A declaration may appear wherever a statement or expression is allowed. Limited scopes enhance readability. Scope vs. Lifetime It is usually required that the lifetime of a run-time object at least cover the scope of the identifier. That is, whenever you can access an identifier, the run-time object it denotes

More information

Types. Type checking. Why Do We Need Type Systems? Types and Operations. What is a type? Consensus

Types. Type checking. Why Do We Need Type Systems? Types and Operations. What is a type? Consensus Types Type checking What is a type? The notion varies from language to language Consensus A set of values A set of operations on those values Classes are one instantiation of the modern notion of type

More information

Names and Types. standard hue names. Dr. Philip Cannata 1

Names and Types. standard hue names. Dr. Philip Cannata 1 Names and Types standard hue names Dr. Philip Cannata 1 10 High Level Languages This Course Jython in Java Java (Object Oriented) ACL2 (Propositional Induction) Relation Algorithmic Information Theory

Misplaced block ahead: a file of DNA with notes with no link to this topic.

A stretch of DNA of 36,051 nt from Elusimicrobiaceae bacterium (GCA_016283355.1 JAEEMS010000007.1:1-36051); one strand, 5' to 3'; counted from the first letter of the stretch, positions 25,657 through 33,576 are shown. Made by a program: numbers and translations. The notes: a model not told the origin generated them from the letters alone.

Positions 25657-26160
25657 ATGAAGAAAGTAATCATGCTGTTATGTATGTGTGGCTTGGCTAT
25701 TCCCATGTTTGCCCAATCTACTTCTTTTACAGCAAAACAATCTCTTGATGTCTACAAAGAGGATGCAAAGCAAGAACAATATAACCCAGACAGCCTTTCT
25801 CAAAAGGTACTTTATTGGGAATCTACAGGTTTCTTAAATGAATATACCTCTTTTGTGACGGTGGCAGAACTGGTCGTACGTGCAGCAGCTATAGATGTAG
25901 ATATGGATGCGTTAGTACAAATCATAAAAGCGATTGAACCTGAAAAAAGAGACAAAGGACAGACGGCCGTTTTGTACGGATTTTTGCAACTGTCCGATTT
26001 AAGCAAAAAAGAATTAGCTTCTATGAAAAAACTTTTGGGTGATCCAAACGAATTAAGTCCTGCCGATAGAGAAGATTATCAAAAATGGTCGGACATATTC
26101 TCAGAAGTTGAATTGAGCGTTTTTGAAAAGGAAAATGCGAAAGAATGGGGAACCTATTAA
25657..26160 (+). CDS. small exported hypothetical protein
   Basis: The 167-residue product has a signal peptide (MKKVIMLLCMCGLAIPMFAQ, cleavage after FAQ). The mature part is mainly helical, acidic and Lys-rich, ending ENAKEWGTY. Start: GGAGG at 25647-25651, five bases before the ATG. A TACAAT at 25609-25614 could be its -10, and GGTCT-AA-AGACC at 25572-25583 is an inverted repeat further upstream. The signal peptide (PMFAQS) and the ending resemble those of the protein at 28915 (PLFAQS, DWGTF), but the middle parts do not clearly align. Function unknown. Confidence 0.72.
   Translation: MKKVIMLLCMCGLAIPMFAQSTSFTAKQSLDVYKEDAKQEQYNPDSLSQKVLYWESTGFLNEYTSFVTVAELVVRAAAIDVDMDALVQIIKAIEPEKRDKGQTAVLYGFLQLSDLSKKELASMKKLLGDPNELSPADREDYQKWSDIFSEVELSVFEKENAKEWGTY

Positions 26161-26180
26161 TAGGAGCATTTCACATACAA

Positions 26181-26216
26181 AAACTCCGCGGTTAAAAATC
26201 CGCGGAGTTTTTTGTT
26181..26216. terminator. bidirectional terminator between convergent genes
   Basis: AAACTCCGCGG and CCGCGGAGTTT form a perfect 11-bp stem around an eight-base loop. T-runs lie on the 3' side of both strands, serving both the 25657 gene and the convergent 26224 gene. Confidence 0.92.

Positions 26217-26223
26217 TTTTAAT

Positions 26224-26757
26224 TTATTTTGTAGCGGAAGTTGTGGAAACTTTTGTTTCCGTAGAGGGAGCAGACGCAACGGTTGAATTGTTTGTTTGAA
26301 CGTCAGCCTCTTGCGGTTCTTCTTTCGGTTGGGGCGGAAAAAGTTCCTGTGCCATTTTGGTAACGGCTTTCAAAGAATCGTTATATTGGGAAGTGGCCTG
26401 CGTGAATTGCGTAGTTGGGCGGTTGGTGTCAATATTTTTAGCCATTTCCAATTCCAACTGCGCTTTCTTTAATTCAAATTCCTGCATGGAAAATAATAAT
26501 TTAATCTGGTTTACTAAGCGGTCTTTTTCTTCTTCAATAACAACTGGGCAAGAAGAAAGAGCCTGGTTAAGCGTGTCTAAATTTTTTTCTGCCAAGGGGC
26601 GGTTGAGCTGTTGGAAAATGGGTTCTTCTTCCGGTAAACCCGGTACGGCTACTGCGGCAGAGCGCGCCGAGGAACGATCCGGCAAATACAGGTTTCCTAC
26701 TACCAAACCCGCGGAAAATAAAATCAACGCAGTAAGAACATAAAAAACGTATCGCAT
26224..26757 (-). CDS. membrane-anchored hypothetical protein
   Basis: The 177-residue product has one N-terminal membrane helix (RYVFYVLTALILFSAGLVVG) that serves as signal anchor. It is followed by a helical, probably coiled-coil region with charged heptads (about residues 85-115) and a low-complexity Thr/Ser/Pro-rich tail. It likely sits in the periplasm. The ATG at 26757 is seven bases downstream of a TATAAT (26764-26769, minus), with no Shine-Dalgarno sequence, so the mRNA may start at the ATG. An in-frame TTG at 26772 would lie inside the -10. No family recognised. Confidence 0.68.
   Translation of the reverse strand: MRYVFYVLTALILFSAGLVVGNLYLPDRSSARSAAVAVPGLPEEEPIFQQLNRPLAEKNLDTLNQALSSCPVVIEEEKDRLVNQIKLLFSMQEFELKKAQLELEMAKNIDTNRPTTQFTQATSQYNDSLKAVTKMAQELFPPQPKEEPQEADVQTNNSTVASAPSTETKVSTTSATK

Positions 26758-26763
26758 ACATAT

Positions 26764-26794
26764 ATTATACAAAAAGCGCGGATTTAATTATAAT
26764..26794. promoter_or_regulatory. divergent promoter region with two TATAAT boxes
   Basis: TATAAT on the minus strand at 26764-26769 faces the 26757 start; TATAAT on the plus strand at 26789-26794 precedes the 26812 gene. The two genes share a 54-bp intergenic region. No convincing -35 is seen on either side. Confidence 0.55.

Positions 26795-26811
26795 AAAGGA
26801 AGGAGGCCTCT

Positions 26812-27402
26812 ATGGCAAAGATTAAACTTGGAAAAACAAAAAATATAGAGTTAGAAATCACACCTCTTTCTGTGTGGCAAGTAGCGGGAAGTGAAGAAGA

More information

Type Checking. Error Checking

Type Checking. Error Checking Type Checking Error Checking Dynamic checking takes place while program is running Static checking takes place during compilation Type checks Flow-of-control checks Uniqueness checks Name-related checks

More information

DATA TYPES. CS 403: Types and Classes DATA TYPES (CONT D)

DATA TYPES. CS 403: Types and Classes DATA TYPES (CONT D) DATA TYPES CS 403: Types and Classes Stefan D. Bruda Fall 2017 Algorithms + data structures = programs Abstractions of data entities highly desirable Program semantics embedded in data types Data types

More information

Type Checking and Type Inference

Type Checking and Type Inference Type Checking and Type Inference Principles of Programming Languages CSE 307 1 Types in Programming Languages 2 Static Type Checking 3 Polymorphic Type Inference Version: 1.8 17:20:56 2014/08/25 Compiled

More information

QUIZ. What is wrong with this code that uses default arguments?

QUIZ. What is wrong with this code that uses default arguments? QUIZ What is wrong with this code that uses default arguments? Solution The value of the default argument should be placed in either declaration or definition, not both! QUIZ What is wrong with this code